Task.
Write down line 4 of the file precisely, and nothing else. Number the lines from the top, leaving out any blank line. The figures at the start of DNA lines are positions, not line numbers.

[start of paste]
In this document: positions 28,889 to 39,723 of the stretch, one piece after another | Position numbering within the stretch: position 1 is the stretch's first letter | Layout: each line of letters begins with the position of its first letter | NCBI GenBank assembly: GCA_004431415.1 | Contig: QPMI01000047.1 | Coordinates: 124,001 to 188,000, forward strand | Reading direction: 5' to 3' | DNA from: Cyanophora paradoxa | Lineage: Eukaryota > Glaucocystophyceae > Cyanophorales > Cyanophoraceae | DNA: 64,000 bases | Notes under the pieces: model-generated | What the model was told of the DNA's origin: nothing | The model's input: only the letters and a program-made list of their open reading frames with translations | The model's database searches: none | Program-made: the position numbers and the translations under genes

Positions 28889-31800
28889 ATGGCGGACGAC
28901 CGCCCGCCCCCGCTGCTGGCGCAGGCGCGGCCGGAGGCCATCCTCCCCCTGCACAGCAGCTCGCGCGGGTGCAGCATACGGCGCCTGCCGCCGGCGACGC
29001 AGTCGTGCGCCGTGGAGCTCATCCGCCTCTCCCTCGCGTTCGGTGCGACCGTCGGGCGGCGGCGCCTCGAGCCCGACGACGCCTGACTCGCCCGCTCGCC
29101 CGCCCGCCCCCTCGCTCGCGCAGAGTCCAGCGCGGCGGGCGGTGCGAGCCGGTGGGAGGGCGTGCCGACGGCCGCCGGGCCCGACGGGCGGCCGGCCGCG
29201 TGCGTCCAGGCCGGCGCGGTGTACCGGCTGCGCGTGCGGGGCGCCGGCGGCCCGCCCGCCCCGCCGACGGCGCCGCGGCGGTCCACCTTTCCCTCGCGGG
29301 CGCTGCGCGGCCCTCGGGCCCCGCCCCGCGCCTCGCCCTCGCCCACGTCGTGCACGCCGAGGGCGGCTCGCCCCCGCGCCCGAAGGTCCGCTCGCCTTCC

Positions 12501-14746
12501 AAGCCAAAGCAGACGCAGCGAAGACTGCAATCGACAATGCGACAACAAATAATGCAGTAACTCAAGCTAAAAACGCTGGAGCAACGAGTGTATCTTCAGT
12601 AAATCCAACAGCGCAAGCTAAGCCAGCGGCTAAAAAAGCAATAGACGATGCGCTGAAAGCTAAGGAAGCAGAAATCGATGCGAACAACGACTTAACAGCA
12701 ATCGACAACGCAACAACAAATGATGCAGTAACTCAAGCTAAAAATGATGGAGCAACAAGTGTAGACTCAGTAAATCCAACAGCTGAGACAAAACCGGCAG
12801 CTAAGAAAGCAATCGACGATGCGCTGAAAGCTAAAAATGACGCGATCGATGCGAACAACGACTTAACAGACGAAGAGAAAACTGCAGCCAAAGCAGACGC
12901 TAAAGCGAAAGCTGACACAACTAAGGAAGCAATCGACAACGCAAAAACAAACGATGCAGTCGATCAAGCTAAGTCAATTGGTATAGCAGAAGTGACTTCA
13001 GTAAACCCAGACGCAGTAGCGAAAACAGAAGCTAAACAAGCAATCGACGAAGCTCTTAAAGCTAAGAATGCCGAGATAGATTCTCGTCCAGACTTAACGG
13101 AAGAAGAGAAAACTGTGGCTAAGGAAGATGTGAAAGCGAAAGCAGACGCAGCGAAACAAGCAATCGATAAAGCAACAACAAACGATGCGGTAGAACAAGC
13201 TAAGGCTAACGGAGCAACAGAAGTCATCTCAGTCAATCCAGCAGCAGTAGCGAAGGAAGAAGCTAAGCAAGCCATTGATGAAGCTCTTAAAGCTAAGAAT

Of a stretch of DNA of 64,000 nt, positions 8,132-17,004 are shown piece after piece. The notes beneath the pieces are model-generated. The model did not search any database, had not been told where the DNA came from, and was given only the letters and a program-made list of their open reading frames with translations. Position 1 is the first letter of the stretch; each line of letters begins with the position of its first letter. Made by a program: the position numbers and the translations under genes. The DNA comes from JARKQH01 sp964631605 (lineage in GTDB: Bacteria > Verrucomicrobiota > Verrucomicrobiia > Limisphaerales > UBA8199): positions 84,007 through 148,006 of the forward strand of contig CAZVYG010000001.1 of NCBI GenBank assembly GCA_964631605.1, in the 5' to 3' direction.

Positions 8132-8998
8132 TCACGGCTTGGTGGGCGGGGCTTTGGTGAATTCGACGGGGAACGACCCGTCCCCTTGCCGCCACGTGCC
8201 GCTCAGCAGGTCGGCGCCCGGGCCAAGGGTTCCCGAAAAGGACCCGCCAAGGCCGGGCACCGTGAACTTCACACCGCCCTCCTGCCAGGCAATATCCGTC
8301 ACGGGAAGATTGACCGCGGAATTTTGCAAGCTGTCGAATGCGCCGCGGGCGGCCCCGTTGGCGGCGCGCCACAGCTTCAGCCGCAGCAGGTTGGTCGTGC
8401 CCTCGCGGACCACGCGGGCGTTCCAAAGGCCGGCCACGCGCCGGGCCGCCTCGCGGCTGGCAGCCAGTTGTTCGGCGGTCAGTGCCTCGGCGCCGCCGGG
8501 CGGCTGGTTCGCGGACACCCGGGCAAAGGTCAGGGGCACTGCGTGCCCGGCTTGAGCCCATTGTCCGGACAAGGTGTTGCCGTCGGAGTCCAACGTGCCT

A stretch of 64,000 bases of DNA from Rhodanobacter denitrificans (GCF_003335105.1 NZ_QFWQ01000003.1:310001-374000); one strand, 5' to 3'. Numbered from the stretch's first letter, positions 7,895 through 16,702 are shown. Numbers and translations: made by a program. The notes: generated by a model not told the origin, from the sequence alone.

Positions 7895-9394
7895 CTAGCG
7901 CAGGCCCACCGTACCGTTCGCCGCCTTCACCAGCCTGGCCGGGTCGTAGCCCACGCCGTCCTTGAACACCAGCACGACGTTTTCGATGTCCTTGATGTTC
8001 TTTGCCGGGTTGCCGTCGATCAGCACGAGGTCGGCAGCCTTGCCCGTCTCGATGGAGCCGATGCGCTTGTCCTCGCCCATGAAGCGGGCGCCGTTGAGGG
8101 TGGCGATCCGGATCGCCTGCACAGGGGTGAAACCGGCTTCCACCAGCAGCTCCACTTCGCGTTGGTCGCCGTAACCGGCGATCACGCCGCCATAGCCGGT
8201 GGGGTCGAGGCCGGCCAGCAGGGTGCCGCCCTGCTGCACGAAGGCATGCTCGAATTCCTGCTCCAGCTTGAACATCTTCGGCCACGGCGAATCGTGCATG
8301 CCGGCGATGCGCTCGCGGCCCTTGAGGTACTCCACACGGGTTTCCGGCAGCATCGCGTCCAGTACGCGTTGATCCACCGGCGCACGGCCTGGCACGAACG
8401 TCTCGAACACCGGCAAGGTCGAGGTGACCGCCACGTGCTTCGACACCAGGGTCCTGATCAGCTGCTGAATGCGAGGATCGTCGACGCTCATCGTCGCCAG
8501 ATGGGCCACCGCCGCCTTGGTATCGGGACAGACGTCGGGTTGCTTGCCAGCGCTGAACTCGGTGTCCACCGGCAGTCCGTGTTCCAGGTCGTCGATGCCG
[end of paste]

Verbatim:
28901 CGCCCGCCCCCGCTGCTGGCGCAGGCGCGGCCGGAGGCCATCCTCCCCCTGCACAGCAGCTCGCGCGGGTGCAGCATACGGCGCCTGCCGCCGGCGACGC